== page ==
For the crossing of minor streams and dykes often met with before or after the main crossing, various devices were used to suit the varying conditions. Plank or light footbridges of the pattern shown in fig. 13 were often sufficient to carry the infantry, but where the span exceeded to ft. light trussed bridges of timber, strutted and tied with hoop iron or stout wire, were made up to about 15 ft. in span. Above this limit some form of intermediate support in the form of a float or trestle became necessary. For marshland, muddy ravines, or shell-pitted ground, mats of canvas and wire netting stiffened with wood battens and rolled up for convenience of carriage were found very useful to give a foothold. For horse traffic, corduroy mats of timber bound together with wire and picketed down in place were used, as also were the artillery " trench bridges," 12 f t. in span with timber bearers and 12 in. flooring, made up in sections 3 ft. 6 in. wide to be laid side by side. These were a little heavy for hand carriage; but in most cases they were issued to the artillery before the advance and carried by them in their limbers to be laid down where required.
Next, it becomes necessary to bring forward the field artillery into position on the far bank. For this work the pontoon equipment is invaluable, as it enables a bridge for horse transport to be made across a river more quickly than it is possible by any other means, and the peace training of the British engineers in pontooning work justified itself in the fine work done, notably in the advance across the Aisne in Sept. 1914. The field companies of the New Army were likewise instructed in and equipped for pontooning work, and the material was used to advantage on nearly every waterway on the entire front in France, on the Piave, on the rivers of Palestine, and in Mesopotamia.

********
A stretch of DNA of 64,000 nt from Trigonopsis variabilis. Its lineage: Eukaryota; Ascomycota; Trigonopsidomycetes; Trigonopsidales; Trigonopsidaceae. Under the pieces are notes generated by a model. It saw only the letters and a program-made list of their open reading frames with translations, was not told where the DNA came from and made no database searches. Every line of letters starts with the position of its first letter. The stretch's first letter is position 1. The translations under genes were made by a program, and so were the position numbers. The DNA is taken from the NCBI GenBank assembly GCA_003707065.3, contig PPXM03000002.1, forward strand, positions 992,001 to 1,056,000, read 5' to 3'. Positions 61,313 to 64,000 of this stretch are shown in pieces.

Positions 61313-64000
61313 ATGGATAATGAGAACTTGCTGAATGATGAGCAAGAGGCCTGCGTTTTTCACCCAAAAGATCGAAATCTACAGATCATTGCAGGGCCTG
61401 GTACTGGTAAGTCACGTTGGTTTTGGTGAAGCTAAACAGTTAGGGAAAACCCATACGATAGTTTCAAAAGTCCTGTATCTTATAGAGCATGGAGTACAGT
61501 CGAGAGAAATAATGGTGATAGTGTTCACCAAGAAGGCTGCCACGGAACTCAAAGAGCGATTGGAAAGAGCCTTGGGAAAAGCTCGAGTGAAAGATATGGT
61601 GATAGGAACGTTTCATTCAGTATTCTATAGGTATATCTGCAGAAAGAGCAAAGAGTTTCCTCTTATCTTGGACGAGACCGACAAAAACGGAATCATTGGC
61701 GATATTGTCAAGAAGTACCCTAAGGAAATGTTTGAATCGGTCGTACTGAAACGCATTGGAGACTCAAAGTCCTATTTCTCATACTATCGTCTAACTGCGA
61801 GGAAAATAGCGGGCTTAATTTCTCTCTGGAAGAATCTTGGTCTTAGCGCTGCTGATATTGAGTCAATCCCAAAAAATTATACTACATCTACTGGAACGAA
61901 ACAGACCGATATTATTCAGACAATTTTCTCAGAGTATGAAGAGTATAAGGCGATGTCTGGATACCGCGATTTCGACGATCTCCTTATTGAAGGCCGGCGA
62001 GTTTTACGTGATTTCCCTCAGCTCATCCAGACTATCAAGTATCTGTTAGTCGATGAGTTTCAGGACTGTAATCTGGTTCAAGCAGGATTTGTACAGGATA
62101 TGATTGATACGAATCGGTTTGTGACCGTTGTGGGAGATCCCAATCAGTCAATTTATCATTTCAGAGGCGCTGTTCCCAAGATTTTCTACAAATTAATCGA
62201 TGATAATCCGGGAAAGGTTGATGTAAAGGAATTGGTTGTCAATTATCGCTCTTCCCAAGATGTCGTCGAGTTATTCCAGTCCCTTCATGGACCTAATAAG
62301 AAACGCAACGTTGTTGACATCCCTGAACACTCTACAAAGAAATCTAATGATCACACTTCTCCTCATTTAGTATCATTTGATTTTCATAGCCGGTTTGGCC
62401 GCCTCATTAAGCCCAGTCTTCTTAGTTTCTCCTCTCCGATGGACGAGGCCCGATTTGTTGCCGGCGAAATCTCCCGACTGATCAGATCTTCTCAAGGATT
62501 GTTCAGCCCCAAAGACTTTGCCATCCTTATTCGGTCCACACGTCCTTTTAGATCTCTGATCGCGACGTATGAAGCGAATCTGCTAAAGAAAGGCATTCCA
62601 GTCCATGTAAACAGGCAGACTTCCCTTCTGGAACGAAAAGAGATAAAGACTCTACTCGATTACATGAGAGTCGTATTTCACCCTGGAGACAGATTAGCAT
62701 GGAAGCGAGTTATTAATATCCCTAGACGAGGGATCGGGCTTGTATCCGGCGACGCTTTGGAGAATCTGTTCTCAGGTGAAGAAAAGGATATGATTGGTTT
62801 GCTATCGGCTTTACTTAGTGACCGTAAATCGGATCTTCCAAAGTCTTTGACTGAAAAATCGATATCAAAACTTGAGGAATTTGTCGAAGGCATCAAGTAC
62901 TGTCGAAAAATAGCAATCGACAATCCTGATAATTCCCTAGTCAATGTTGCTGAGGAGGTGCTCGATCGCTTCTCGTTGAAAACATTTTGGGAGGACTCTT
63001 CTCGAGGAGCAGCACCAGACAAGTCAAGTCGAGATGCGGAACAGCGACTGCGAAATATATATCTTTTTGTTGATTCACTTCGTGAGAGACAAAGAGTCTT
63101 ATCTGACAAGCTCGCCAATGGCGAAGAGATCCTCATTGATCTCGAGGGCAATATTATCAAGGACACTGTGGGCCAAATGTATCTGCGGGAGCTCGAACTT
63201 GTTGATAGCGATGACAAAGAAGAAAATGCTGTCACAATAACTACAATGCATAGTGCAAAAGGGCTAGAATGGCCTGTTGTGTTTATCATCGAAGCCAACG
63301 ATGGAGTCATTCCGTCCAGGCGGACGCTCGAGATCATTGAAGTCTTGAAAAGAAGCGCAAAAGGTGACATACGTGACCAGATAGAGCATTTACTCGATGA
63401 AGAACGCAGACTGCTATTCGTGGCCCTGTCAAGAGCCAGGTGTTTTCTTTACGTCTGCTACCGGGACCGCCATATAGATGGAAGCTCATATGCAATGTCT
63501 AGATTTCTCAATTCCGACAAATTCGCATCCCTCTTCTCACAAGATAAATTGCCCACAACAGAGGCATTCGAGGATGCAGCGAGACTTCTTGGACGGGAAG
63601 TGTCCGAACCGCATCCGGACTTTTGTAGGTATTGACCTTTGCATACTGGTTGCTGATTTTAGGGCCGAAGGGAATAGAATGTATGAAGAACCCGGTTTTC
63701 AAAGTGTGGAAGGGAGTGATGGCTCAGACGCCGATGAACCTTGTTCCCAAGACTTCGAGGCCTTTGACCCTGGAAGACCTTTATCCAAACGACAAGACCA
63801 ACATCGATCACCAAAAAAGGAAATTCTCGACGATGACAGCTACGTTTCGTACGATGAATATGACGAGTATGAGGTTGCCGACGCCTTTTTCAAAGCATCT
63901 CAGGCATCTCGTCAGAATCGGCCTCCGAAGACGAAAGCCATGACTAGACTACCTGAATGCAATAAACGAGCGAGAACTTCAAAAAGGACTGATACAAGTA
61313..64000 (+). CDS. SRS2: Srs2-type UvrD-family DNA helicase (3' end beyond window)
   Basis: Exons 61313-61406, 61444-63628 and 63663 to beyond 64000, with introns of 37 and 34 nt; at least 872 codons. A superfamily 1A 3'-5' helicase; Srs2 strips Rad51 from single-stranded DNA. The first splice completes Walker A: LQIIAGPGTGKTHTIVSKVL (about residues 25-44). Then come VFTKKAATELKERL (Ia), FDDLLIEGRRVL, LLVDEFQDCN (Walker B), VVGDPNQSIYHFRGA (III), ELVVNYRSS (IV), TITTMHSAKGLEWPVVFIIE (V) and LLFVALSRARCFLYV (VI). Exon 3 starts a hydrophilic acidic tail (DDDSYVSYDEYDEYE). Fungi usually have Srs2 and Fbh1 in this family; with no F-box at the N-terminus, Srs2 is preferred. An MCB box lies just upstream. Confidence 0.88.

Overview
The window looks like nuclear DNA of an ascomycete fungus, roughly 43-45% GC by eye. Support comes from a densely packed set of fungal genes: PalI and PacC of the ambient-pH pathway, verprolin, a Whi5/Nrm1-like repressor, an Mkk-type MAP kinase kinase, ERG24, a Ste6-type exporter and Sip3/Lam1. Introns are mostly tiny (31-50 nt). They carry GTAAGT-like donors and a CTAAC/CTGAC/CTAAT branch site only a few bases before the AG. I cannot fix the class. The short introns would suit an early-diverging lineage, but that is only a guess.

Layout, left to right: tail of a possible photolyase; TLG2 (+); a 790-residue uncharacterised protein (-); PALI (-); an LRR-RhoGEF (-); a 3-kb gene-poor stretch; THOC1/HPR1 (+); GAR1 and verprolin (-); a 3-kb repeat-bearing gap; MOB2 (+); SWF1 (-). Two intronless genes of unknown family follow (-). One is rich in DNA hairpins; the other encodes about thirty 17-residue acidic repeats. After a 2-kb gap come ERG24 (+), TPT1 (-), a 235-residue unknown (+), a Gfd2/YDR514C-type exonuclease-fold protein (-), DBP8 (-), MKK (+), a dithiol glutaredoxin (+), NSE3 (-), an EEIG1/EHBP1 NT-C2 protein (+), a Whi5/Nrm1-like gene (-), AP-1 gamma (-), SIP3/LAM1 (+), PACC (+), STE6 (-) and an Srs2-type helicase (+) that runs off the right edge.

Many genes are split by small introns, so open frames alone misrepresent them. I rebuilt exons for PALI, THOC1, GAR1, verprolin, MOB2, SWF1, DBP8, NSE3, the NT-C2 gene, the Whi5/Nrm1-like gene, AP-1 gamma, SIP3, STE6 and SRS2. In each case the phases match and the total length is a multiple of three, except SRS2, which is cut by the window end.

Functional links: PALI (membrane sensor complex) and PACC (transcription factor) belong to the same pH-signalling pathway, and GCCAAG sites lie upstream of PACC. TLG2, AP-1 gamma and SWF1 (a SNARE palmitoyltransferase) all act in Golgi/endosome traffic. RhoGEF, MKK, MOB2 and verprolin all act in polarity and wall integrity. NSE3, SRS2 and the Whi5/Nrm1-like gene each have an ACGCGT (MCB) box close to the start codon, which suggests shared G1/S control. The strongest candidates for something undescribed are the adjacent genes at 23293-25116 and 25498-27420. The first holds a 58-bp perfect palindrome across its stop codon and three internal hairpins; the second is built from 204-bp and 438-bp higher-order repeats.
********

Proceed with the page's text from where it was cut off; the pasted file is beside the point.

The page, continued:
Pontoon Bridge with Tidal Ramp and " Cut."
Span Bridge over Escaut Canal on Cambrai - St. Quentin Road.
Bridge over Moat at Conde.
Hopkins Bridge-185-ft. Span.
Footbridge Supported on Ground Sheets, Round Frame.
Hopkins Bridge at Pont de Nieppe.
High Trestle Bridge.
Inglis Pyramid Bridge.
Figure I (plate) illustrates the type of bridge built with pontoon equipment across a tidal estuary in which the standard service trestle with adjustable transom is used for the bays nearest the shore; that part of the bridge which will ground on the fall of the tide is carried on barrel-piers strong enough to carry the load when grounded, and the floating portion is composed of pontoons. A " cut " is formed in the bridge by disengaging the central floating portions and allowing it to swing on the tide or stream so that vessels may pass freely along the channel. The bridge is reformed by pulling up on the anchor cables until the cut portion regains its position in bridge. The pontoon bridge shown is the normal bridge capable of carrying columns of infantry in fours, field guns, horse transport, and light cars up to 2-ton axle loads. Where a pontoon bridge has to be built to carry heavy mechanical transport, siege artillery tractors and other heavy loads it is necessary to use more pontoons and group them in the form of rafts as shown in fig. 12, the medium bridge being designed to carry 8-ton axle loads and the heavy bridge 16-ton. The roadway from saddle to saddle of the rafts is carried by heavy steel joists on which two or three layers of chesses are laid.
As the pontoon equipment is always required to move on with the army other types of bridge are substituted for the pontoon bridges as soon as practicable, and these in the late war usually took the form of timber trestle bridges of tree trunks or any other timber found available in the locality. For heavy loads these bridges were constructed of stout squared timber as in fig. 4 (plate), and with a roadway carried on heavy steel joists were capable of carrying all traffic. Where the bottom was soft piles were used in place of trestle piers to support the spans, as a trestle is very liable to sink or tip in soft mud or on an irregular bottom and so throw the roadway out of level. Pile-driving is, however, a slow operation, and plant for this purpose had to be improvised in the field, as no satisfactory portable apparatus has yet been standardized for army purposes.